A ball switch according to an embodiment in a multi ball-switch arrangement in a layer-/plate-type construction is composed of a first plate of plastic, the base plate, upon which a circular disk of electrically conductive material is centrally configured. An electrical contact track leads away from the circular disk and ends at the edge of the region of the ball switch on the side of the base plate facing opposite the circular disk. In conformance with the configuration of the circular disks on the first plate, a second plate of plastic, the chamber plate, located on the base plate, has a through-extending bore, the chamber having an electrically conductive, metallic inner wall, whose longitudinal chamber axis extends through the center of the assigned circular disk. On at least one chamber plate side, a contact track extends outwardly away from the metallic inner wall. This contact track ends on the contact tag side of the circular disk, facing opposite the same. Located in the chamber is an electrically conductive ball, whose diameter is smaller than that of the chamber and whose height dimensions, however, do not allow a second such ball to fit completely in the chamber.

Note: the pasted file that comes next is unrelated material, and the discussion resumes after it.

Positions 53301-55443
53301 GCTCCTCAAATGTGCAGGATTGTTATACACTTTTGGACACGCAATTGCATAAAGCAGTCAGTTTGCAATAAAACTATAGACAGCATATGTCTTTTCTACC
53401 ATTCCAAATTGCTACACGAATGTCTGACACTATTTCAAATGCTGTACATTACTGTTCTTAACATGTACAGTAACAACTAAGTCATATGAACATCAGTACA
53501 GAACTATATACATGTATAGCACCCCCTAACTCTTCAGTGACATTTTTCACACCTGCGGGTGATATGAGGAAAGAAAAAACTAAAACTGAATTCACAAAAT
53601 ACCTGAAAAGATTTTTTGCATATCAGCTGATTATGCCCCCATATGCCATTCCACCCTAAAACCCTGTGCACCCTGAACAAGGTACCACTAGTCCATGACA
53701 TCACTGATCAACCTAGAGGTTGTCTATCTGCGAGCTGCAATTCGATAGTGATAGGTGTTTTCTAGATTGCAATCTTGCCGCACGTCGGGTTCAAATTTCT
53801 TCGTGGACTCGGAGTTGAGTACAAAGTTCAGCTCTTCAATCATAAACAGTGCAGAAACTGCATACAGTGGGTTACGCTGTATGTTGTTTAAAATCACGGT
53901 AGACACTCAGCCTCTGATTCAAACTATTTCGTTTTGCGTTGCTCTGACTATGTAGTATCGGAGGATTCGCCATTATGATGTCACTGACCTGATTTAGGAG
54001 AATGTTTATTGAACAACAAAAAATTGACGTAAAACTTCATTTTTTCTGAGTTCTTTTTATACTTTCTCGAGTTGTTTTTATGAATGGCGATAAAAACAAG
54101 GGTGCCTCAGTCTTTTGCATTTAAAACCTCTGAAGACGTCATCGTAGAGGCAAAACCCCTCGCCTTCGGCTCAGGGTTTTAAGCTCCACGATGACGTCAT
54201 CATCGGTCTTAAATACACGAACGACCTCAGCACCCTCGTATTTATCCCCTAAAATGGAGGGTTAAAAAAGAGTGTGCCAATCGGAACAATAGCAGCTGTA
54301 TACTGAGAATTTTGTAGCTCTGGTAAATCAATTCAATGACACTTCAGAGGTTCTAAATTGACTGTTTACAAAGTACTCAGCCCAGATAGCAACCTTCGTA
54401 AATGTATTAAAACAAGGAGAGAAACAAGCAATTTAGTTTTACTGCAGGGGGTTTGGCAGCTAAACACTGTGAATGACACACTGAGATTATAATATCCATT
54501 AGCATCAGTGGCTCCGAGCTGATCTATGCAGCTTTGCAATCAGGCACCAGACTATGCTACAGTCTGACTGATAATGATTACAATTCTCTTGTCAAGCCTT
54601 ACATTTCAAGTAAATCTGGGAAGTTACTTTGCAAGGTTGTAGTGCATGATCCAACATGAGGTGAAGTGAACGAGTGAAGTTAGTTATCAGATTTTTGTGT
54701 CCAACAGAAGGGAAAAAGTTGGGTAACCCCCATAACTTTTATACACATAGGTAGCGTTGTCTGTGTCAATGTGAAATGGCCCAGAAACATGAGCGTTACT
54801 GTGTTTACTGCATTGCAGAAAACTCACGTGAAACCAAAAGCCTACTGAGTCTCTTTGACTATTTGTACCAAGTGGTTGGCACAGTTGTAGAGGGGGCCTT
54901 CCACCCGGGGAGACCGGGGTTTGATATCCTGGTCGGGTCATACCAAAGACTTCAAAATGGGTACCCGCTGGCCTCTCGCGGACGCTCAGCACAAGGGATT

According to an embodiment, the present invention provides the ball switch of a multi ball-switch arrangement in a way that will enable a multi ball-switch arrangement to be manufactured from at least two plastic boards, a bottom board and a chamber board, by employing a few process-engineering steps, whereby the ball switches are provided with a circular surface having a contact track extending away from the same and a chamber wall that is electrically insulated therefrom. A third board, the cover board, may cover the multi ball-switch arrangement, as needed.